Avoid The Coverage Bandit!

Updated: Aug 24


cowboy hiding behind wooden sign

Have you ever been in a hearing and saw an attorney you have never met suddenly talking as if they were on your case? They appear out of nowhere, say that they are here for your case, and suddenly you are arguing against motions you never heard of. You have just been hit by a coverage bandit. And the courts have said this is not okay.


Since 2016 the Florida bar has had rules in place governing coverage counsel. This was in response to several complaints made by sitting judges regarding what they were seeing in their courtrooms. As described by RJA Committee Chair Amy Borman, attorneys were “walking into court and saying, ‘Hi Judge, I’m here on behalf of [another attorney’s] client”. And this is not allowed. It never has been.


However, the prevalent use of coverage counsel in real estate, traffic, and county cases caused chaos for several years before the modification of Rule 2.505. This is the rule which governs the appearance of attorneys in a case. And while there are judicial assistants who may record the attorney’s appearance, this is not always possible. But as stated by Borman, “its important for judges to know who is appearing before them”.


notice posted to wooden fence

So, what are the proper appearance procedures?

Well, it’s simpler than you think.

Rule 2.505(e)(5) states:

(e) Appearance of Attorney. An attorney may appear for a party in an action or proceeding in any of the following ways:

(5) Notice of Limited Appearance. Filing a notice of limited appearance as permitted by another rule of court.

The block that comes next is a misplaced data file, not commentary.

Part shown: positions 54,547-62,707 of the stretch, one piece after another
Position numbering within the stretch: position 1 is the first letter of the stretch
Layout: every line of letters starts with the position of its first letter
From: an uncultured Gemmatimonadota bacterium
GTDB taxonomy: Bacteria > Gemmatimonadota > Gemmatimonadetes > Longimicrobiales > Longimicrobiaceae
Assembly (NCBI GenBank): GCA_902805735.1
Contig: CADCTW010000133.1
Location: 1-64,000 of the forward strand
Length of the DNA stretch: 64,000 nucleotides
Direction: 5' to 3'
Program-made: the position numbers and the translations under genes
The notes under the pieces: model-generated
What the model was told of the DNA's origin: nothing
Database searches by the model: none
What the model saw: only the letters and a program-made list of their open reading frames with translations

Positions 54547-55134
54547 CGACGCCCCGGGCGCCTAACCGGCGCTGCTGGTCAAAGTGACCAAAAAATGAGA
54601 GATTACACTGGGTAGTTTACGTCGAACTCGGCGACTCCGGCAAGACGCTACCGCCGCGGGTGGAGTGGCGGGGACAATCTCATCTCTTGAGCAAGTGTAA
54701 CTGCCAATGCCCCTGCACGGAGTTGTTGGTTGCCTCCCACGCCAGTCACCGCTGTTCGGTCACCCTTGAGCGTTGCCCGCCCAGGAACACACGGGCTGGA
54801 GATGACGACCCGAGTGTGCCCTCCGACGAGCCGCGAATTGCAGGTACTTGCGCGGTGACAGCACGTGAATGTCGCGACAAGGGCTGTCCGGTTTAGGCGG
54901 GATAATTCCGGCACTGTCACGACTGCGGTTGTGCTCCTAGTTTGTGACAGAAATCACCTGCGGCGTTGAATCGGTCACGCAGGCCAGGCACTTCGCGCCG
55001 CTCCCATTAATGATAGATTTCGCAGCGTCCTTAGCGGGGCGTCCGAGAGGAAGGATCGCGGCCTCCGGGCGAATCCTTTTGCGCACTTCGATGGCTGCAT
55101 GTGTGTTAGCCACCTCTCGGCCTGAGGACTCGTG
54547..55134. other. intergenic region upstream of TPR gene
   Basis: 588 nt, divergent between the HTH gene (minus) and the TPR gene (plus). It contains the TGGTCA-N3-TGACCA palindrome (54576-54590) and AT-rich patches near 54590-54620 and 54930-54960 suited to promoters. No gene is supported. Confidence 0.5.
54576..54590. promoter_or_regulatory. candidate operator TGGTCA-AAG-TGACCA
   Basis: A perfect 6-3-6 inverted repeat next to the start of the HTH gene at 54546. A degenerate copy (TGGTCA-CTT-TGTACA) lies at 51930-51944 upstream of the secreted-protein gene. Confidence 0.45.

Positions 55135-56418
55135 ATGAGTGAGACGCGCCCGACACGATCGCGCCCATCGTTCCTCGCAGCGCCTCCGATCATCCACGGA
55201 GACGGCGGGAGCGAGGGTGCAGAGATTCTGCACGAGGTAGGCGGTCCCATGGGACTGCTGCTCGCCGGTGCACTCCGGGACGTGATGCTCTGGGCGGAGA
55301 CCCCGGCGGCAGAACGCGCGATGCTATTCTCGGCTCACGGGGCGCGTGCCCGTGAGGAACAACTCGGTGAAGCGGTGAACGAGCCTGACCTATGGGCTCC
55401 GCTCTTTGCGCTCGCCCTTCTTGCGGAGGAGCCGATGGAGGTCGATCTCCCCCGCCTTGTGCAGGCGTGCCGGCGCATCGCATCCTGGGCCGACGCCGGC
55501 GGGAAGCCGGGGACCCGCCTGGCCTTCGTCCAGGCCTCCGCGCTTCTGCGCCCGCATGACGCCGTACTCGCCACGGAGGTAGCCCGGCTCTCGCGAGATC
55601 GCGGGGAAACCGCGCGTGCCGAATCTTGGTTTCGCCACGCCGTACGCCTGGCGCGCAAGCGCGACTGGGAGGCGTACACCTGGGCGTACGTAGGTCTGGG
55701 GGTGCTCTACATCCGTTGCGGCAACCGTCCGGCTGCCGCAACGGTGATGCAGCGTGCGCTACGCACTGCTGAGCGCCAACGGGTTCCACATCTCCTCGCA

In order to avoid violating the rules, all you need to do is file a limited notice of appearance or an LNOA. So why isn’t this happening all the time? Well, while some attorneys simply don’t know about the rule, others do not care. In either case, they are violating the rules and causing a chaotic environment in the court which is not allowed.


What should you look for when hiring a coverage attorney?

First, make sure they are comfortable with following the rules. At Bird Law Pro we know that you need to file a Limited Notice of Appearance in each and every case. We do not shy from doing the right thing because we know it could negatively affect your case in the long run.

Second, make sure you are hiring a coverage attorney who is familiar with your particular judge and how they operate. We focus our attention on family law because we know the judges and courts intimately. Bird Law Pro does not cover traffic hearings for example because that is not our specialty. We dedicate ourselves to doing the very best job for our clients. This means we focus our work where we know the rules, the judges, and how things are done.


Third, make sure to prepare your client. Sometimes clients are thrown off by coverage counsel. They hired you and can become dependent on you. By informing them and assuring them prior to the hearing about your coverage counsels’ abilities, you can avoid trouble in the courtroom. At Bird Law Pro we introduce ourselves prior to any hearing to help with this process, but any notice is also helpful for all involved.


Finally, you should make sure to provide everything you can to help your hearing go your way. Hiring coverage counsel means you should be hiring a “mini-me” copy of yourself. This means you should not hold anything back that could be used to ensure victory.


If you need experienced, professional coverage counsel for your hearing, please reach out. Bird Law Pro is always available to help family law attorneys in the Central Florida region. Contact us today at www.birdlawpro.com

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